Another good clinic visit yesterday for Nicholas. His bone is almost healed! But almost is not enough to take off the fixator. Consolidation is really a waiting game and it seems to go on it’s own schedule and not mine. Although Dr. Standard had said 7 months and if we stay on course it will be one day less than that, so I suppose consolidation is working on Dr.S’s schedule. Right now we have a tentative removal date for 10/23. We will not really know for sure till 10/19 when he gets one last xray. Nicholas was hoping to keep his fixator parts when it comes off but I told him that that is not likely. He wanted to use it to build something and of course for general play.
I was really worried yesterday that Nicholas had another infection but Dr. Standard said I could wait and see a bit before starting the antibiotics. When he touched around the pin site there was no pain and no drainage and it was not as red as it looked last night at 9:30 when I started to worry about it. During pin care a tiny bit of goo was on one pin site and Nicholas and I thought it looked mostly yellow but a little green. I think we need better lighting for pin care. It is sometimes really hard to tell and we even use a flashlight.
Yesterday we waited longer than usual at the RIAO and I had all 3 kids with me so it was challenging. I brought lots of snacks and some play dough to keep them busy. I feel bad for whoever has to clean the RIAO because we left a trail of Oreo cookie crumbs all through the place. I did the best I could to clean it up. Christopher was a crazy cookie face mess, I had cookie ground into the bottom of my shoes, and Charlotte and Nick may have been on a sugar high all day. Really next time I will bring less sugary snacks. How can I wonder why they are bouncing off the walls with all that junk food. In Baltimore they get to eat all the stuff we really avoid at home.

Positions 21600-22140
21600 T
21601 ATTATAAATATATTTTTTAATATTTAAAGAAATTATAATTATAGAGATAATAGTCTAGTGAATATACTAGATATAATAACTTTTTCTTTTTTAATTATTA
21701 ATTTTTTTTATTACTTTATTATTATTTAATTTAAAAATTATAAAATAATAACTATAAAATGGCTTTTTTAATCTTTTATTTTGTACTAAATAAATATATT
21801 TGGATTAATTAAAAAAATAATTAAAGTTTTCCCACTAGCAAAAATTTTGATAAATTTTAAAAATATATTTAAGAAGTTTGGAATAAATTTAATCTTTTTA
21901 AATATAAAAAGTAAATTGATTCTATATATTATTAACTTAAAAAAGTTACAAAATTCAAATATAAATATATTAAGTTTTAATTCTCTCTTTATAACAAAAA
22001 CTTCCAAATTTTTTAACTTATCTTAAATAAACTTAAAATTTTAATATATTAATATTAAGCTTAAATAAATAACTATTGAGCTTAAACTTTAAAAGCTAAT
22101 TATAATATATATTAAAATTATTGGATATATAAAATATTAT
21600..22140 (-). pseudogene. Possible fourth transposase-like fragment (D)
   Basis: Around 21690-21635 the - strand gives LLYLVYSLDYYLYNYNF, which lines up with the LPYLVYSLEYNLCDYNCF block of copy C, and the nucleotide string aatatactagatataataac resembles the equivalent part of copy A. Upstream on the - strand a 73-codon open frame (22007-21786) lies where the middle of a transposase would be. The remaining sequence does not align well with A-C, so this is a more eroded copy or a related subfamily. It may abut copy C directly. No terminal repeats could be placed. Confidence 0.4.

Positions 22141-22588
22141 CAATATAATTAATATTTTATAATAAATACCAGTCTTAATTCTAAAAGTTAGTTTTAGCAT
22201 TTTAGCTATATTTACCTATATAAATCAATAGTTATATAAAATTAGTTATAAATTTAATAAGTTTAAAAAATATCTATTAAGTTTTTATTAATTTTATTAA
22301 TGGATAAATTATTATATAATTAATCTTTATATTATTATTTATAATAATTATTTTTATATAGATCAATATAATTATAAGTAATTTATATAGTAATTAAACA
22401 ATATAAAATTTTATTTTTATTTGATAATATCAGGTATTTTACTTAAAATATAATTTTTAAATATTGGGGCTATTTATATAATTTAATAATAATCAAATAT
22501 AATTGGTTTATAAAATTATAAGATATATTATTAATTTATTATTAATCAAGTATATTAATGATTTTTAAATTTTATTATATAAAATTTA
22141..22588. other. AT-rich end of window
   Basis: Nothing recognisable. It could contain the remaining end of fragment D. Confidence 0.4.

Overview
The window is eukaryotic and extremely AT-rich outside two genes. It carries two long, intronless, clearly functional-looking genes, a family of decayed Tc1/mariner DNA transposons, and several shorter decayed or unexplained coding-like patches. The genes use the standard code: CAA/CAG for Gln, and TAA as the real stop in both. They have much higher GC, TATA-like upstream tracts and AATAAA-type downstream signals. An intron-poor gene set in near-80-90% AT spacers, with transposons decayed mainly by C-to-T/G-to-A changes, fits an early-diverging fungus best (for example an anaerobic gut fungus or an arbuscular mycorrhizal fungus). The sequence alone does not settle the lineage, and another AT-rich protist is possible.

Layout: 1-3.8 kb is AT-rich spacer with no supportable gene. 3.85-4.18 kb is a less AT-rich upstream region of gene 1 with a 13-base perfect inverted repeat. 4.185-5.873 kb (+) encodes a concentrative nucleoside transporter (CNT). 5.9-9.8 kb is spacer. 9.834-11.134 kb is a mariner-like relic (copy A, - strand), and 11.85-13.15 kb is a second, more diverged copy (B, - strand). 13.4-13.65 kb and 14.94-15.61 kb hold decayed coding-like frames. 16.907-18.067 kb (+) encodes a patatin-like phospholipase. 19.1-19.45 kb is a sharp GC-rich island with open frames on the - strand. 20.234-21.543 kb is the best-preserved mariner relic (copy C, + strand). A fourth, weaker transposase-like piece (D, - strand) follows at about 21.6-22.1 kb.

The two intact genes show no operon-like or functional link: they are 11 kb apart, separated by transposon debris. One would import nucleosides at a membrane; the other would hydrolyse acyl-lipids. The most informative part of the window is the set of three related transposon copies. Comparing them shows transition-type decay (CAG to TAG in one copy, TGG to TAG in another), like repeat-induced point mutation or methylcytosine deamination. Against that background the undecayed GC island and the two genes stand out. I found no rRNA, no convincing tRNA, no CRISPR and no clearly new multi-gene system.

Most patients, like us don’t mind the wait because you know when it is your turn that Dr.S will stay and answer all your questions and not rush you through. I had thought that Nicholas’ ankle was going to need to be fused because it seemed to me to have moved over and I thought he had said something about it but when I asked him about it he said that his ankle is doing fine. I think the front of Nicholas’ foot leans a little to side and that distorts the view. He is also really walking with his foot turned out because he is trying not to bump the fixator into his left leg. That poor leg is usually covered in bruises but he never complains.
I met a mom who also has 3 kids but it is her youngest who has a limb issue. His name happened to be Christopher too. We talked a bit about what it was like from our different perspectives regarding limb issues and birth order. We also discussed how each parent takes on certain tasks with a child in a fixator, based on your strengths. I am the leg wash/pin care person and appointment maker and taker usually and Steven is in charge of struts, doing exercises and of course takes care of Charlotte and Chris when Nick and I go to Baltimore. It all gets done one way or anther and working as a team makes it go smoothly.
The day ended with another lively kids with limb length differences web chat. I think it was the 4th or 5th one. It is hard to keep them straight since I help with organizing the perthes group chat. They (the perthes group) are a really lovely and lively group of women and were the masterminds behind our awesome t-shirts that said “RIAO Where great limbs and hips are STANDARD” (in case you missed my save a limb post). Some people come back to the chat each month with more questions, some come without questions and end up with one after reading other’s questions. And then there is me mostly without questions but hoping to answer parent related stuff and logistical stuff . The chats have gotten pretty humorous at times. Like when Dr.Standard was describing the difference between a typical fh foot and a club foot. He described a fh foot as sometimes being called reverse club foot (equinovalgus is the technical term but the reverse club foot thing was news to me) because the fh foot is usually pointing “down and out” and I had to giggle a bit thinking of Nick’s foot as ‘down and out’. Of course it no longer is! He also mentioned how the knee of a child with fh sometimes “pops and clicks”, which reminded me of how he once called Nicholas’ knee “loosey goosey”. So we laughed a bit about the lingo which can sound silly but is accurate. Maybe some new parents reading this are thinking “how can you laugh about such this stuff”. Maybe because at close to midnight after a long day I giggle at everything, maybe because the words really are stilly sounding and maybe it’s because laughter really is the best medicine (at least for the very tired and sometimes stressed mom of a famous fixator kid). How about all of the above.